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Review
. 2012 Jan 27;51(5):1124-37.
doi: 10.1002/anie.201103110. Epub 2011 Nov 21.

Terpene Biosynthesis: Modularity Rules

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Free PMC article
Review

Terpene Biosynthesis: Modularity Rules

Eric Oldfield et al. Angew Chem Int Ed Engl. .
Free PMC article

Abstract

Terpenes are the largest class of small-molecule natural products on earth, and the most abundant by mass. Here, we summarize recent developments in elucidating the structure and function of the proteins involved in their biosynthesis. There are six main building blocks or modules (α, β, γ, δ, ε, and ζ) that make up the structures of these enzymes: the αα and αδ head-to-tail trans-prenyl transferases that produce trans-isoprenoid diphosphates from C(5) precursors; the ε head-to-head prenyl transferases that convert these diphosphates into the tri- and tetraterpene precursors of sterols, hopanoids, and carotenoids; the βγ di- and triterpene synthases; the ζ head-to-tail cis-prenyl transferases that produce the cis-isoprenoid diphosphates involved in bacterial cell wall biosynthesis; and finally the α, αβ, and αβγ terpene synthases that produce plant terpenes, with many of these modular enzymes having originated from ancestral α and β domain proteins. We also review progress in determining the structure and function of the two 4Fe-4S reductases involved in formation of the C(5) diphosphates in many bacteria, where again, highly modular structures are found.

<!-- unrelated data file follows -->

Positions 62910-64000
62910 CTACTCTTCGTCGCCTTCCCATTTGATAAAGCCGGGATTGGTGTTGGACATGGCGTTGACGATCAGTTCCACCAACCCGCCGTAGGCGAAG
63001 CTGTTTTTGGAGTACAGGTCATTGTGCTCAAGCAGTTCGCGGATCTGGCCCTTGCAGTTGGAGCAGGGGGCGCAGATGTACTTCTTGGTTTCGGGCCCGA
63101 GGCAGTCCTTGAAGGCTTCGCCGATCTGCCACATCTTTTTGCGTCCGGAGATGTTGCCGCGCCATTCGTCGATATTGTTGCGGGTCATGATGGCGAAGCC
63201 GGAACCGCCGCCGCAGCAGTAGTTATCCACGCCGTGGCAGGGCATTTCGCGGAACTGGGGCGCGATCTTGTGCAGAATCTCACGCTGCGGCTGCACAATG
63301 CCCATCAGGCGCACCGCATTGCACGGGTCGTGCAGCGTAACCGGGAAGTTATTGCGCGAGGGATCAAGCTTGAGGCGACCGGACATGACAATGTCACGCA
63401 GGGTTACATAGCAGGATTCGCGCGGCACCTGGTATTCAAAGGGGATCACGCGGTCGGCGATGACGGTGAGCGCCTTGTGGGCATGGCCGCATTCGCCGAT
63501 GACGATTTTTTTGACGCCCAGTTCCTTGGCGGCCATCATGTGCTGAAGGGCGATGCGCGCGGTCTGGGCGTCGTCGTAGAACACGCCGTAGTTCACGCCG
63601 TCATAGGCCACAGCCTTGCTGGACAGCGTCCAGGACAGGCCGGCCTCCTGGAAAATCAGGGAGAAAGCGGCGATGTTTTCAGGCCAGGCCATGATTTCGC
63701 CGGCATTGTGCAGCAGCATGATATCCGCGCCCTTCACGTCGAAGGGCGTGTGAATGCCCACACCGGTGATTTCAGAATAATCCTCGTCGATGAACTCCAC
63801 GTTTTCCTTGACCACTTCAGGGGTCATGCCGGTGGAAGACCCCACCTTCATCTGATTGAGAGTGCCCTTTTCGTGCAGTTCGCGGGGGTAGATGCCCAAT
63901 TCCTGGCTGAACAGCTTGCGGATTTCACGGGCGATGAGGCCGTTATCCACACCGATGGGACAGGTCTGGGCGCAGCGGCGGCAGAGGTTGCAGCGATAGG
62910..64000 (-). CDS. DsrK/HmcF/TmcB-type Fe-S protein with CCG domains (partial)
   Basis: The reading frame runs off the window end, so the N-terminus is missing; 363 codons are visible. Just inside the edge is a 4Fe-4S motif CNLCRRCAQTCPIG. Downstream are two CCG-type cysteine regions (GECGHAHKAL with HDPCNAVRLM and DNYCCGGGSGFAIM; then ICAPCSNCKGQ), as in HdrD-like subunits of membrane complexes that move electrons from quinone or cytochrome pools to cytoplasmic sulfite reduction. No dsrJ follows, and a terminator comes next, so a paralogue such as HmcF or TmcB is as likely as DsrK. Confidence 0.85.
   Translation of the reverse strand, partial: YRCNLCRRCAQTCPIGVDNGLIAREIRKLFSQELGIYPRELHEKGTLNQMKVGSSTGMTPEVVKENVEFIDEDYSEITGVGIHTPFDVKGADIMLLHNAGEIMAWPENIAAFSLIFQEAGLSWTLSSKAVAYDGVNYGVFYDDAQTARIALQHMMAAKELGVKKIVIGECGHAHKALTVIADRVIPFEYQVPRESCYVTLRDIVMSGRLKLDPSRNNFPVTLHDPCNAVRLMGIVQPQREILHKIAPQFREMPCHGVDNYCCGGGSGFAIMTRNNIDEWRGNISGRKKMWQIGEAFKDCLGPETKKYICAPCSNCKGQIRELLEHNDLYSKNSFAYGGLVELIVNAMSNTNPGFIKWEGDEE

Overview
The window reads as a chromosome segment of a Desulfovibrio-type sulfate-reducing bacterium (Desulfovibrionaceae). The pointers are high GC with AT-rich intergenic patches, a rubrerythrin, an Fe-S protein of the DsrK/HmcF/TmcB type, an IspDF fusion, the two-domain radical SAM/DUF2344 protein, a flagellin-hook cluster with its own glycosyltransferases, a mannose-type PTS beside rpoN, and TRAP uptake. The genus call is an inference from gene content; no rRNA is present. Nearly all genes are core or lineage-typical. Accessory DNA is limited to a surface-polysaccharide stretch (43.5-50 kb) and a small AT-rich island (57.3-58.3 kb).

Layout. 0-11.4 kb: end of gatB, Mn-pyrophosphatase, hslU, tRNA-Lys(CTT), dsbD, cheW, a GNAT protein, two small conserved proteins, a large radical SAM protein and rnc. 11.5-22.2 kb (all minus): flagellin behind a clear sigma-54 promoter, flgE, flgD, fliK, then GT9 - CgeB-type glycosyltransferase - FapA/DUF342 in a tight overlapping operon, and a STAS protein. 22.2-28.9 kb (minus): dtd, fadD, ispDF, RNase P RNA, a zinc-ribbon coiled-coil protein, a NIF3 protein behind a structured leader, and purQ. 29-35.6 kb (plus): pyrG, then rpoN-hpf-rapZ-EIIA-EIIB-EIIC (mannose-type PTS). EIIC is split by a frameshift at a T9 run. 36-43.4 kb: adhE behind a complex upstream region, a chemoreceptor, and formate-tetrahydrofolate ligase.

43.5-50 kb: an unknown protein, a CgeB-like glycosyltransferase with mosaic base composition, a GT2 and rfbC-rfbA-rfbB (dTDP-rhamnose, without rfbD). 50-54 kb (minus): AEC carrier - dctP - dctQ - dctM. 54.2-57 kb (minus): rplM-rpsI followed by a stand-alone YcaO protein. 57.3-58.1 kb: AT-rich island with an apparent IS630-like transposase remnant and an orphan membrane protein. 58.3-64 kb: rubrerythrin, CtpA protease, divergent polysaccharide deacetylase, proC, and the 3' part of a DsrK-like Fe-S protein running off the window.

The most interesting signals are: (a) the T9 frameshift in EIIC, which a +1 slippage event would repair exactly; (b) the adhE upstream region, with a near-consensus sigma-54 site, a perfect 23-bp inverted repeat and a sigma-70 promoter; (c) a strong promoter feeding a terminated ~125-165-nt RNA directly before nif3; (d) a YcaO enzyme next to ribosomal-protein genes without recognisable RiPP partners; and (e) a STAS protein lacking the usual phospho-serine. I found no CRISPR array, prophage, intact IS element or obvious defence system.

Figures

Figure 1
Figure 1
a) Structure of human FPPS showing conserved DDXXD motifs (red), Mg2+ (blue) and IPP (bottom) and S-thiolo DMAPP (top) ligands. b) expansion of the active site region in a, cationic residues in red and cyan. c) Hetero-tetramer structure of M. piperata GPPS showing catalytic α (yellow) and regulatory (δ) subunits. d) Superposition of the α,δ domains in GPPS. e) Zoledronate and IPP bound to the active site of human FPPS: color code as in a. f) Zoledronate and 19 (NOV-980) bound to the allylic (ZOL) and allosteric (NOV-980) sites in human FPPS.
Figure 2
Figure 2
Structures of GGPPS. a) Superposition of human FPPS (green) and human GGPPS (cyan) with the Asp-rich domain (red) and Mg2+ ions (blue) high-lighted as spheres. b) Zoledronate (ZOL) and IPP bound to active site in Plasmodium vivax GGPPS. c) Compound 21 (BPH-715, pink), IPP, Mg2+ bound to S. cerevisae GGPPS superimposed on GGPP (cyan) bound to the product site. Human GGPPS has a very similar local structure and is potently inhibited by 21, but not by zoledronate.
Figure 3
Figure 3
Structures of CrtM and SQS. a) S. aureus CrtM (green) with FSPP, Mg2+ superimposed on human SQS (orange): essential Asp residues and Mg2+ colored as in Fig. 1. b) Active site region in CrtM + FSPP (green, yellow), Mg2+. c) PSPP, Mg2+ (all in cyan) bound to CrtM, superimposed on FSPP/Mg2+ structure (in green/yellow/blue). d) Dehydrosqualene product (pink) bound to CrtM, superimposed on PSPP structure (cyan). S1 = allylic binding site; S2 = homoallylic binding site.
Figure 4
Figure 4